Papuan Leader Says Netherlands Created OPM to Oppose Indonesia

JAKARTA ~

A Papuan community leader, Nicolaas Jouwe, said the Netherland’s officers created the Free Papua Movement (OPM) in 1965, to oppose Indonesia and disturb the security of eastern Indonesia’s territory.

“I am a leader of the National Liberation Council of West Papua. I am not OPM’s member. In fact, OPM was created by Netherland’s officers in 1965 to coincide with the crackdown on the Indonesian Communist Party,” Jouwe said in Jakarta on Monday.

In the lunch that was held for a journalist of Australian TV SBS, Mark Davis, Jouwe said the Netherland’s officers trained the Papuan youths to become volunteers in fighting Indonesia.

“The Papuan youth who had been trained were then asked by the Netherlands to establish the OPM,” Jouwe noted.

Jouwe, born in Jayapura on November 24, 1923 and who had designed the Bintang Kejora (Morning Star) Flag, also explained conditions in Papua after more than 50 years of integration with the Unitary State of Indonesia, since the United Nations Temporary Executive Authority (UNTEA) handed over the governance of West Papua (used to be called Irian Jaya) to Indonesia on May 1, 1963.

According to Jouwe, the people of Papua still are getting used to being Indonesian citizens, as he added, “They still feel awkward and a little bit different.” But, Jouwe underlined that the Papuan people’s state of minds cannot be separated from the Netherland’s treatment, who had isolated and banned them from attending schools since the Orange Kingdom colonized the land in 1828 until independence was proclaimed by Soekarno and Hatta on August 17, 1945.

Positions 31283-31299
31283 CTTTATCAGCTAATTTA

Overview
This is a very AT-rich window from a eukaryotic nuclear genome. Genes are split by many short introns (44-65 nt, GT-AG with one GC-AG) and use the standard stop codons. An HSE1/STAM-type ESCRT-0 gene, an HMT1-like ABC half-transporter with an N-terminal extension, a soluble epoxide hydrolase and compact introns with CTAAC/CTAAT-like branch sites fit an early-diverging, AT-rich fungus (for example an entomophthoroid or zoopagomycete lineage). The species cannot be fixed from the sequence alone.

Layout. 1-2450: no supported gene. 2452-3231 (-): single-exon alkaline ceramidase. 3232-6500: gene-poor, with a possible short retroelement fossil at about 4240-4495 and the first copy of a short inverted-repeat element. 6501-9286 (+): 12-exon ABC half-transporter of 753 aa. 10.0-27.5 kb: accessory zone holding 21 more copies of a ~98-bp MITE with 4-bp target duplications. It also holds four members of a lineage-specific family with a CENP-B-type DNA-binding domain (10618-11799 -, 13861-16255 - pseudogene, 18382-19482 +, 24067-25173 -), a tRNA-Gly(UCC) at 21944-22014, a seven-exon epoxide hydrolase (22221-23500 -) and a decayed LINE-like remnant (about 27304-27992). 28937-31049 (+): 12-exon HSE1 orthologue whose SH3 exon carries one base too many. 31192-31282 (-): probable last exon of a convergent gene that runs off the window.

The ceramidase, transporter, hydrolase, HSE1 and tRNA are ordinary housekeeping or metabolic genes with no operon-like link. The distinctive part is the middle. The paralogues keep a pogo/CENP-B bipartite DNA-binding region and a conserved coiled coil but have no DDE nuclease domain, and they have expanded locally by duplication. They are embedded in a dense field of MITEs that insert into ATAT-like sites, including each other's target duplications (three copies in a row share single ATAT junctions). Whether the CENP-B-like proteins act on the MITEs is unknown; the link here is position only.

“During the 117 years, we the people of Papua practically lived in the Stone Age,” he said.

The obsession of Jouwe with the struggle for Papua’s development was captured in a book titled “Nicolaas Jouwe Back to Indonesia: Step, Thought and Desire” that will be published in 2014.

On Jouwe’s book, the figure who used to oppose Indonesia, said he had come back to the Unitary State of Indonesia marked by his visit to Jayapura, Papua, in 2009, to support Papua’s development, after tens of years of living in the Netherlands.

Meanwhile, during his stay in Indonesia, Mark Davis will organize an investigative report in Jayapura between May 6 and May 11, 2014.

Filed under: The Nation

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